Study: Minor ailments don't cause ED overcrowding

Culprit: Delays for sicker patients

Patients who come to EDs with minor conditions do not contribute significantly to delays and overcrowding, despite widely held beliefs to the contrary, according to a new study published on-line by the Annals of Emergency Medicine.1

"Our research shows that caring for patients with minor ailments [or low-complexity patients] does not lead to longer delays or slower care for other, sicker patients," said Michael Schull, MD, an emergency physician at the Institute for Clinical Evaluation Services in Toronto, and the article's lead author, in a prepared statement from the American College of Emergency Physicians. "We already know that it is delays in the care of sicker patients, especially those who require hospital admission, that lead to worsened crowding. Therefore, our study suggests that low-complexity patients are not a key contributor to overcrowding."

10 minor ailments equal 5.4 minutes

Over a one-year period (April 2002 to March 2003), Schull and his team studied 4.1 million patient visits at 110 emergency departments in Ontario hospitals. They found that every 10 patients with minor ailments arriving in any eight-hour period added only 5.4 minutes on average to the length of stay and 2.1 minutes on average to the time spent waiting to see the doctor for patients with more serious medical problems.

The study suggests that reducing the number of low-complexity patients in EDs would do little to reduce ED delays for sicker patients and, hence, do little to reduce crowding. One likely explanation is that most patients with minor ailments or injuries are not usually placed in the treatment spaces used for sicker patients. In addition, the resources they require are generally simple and readily available, and staff allocates time to these patients in lower priority than they do for sicker patients.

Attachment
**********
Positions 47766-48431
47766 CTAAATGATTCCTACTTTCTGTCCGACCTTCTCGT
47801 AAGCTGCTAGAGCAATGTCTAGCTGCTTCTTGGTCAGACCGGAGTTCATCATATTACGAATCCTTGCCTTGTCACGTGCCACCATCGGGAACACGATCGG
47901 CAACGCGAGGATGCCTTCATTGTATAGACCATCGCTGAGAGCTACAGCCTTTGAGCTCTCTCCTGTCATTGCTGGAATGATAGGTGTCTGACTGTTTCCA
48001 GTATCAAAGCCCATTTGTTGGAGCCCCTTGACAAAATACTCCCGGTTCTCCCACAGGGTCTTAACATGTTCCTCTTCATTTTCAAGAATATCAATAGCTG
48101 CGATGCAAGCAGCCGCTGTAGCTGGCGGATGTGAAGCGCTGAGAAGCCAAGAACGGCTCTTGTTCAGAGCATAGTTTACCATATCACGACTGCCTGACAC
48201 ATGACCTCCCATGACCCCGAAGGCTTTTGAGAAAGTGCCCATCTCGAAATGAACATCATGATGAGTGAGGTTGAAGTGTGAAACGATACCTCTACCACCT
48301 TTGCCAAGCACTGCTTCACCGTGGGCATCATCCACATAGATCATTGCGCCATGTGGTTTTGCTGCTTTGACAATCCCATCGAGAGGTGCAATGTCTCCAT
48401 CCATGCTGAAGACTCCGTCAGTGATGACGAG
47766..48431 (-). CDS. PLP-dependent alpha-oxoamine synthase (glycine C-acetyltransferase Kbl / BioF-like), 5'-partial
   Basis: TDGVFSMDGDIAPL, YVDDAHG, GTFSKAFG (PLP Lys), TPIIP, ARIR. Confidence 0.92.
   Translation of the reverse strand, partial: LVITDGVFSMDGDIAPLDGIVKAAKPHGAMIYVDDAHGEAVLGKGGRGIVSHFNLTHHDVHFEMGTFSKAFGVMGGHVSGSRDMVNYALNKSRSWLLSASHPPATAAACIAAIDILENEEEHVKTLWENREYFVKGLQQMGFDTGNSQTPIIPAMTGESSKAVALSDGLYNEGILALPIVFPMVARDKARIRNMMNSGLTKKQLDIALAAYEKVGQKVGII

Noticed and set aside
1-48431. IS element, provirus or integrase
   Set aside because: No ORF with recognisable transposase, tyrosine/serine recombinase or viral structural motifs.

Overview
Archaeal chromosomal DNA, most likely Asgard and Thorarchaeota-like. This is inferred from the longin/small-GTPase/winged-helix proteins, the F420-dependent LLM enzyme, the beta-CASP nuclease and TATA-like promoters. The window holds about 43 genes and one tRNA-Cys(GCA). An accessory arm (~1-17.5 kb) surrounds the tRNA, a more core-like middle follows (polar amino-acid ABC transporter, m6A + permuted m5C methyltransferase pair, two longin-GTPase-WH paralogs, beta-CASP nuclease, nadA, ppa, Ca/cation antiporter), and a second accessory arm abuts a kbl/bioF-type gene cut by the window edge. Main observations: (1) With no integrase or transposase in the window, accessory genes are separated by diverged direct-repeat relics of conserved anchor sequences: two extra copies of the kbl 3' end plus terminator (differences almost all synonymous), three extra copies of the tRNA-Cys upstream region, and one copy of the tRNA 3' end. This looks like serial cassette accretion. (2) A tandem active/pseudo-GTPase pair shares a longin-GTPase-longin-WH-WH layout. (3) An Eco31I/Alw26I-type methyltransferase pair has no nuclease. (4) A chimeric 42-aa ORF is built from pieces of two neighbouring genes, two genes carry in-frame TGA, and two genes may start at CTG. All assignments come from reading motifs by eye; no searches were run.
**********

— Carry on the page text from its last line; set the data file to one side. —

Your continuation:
However, Thomas Granchi, MD, medical director of Ben Taub General Hospital Emergency Center in Texas' Harris County, told the Houston Chronicle that Schull's findings are "counterintuitive" and do not affect physicians' "assumptions or current knowledge."2 He added that the study compares "apples and oranges," as the United States and Canadian health systems differ.


  1. Schull MJ, Kiss A, Szalai JP. The effect of low-complexity patients on emergency department waiting times. Ann Emerg Med Aug. 25, 2006. DOI: 10.1016/j.annemergmed.2006.06.027.
  2. Ackerman T. "Study casts doubt on policy to help ERs." Houston Chronicle, Aug. 23, 2006, Section B, p. 1.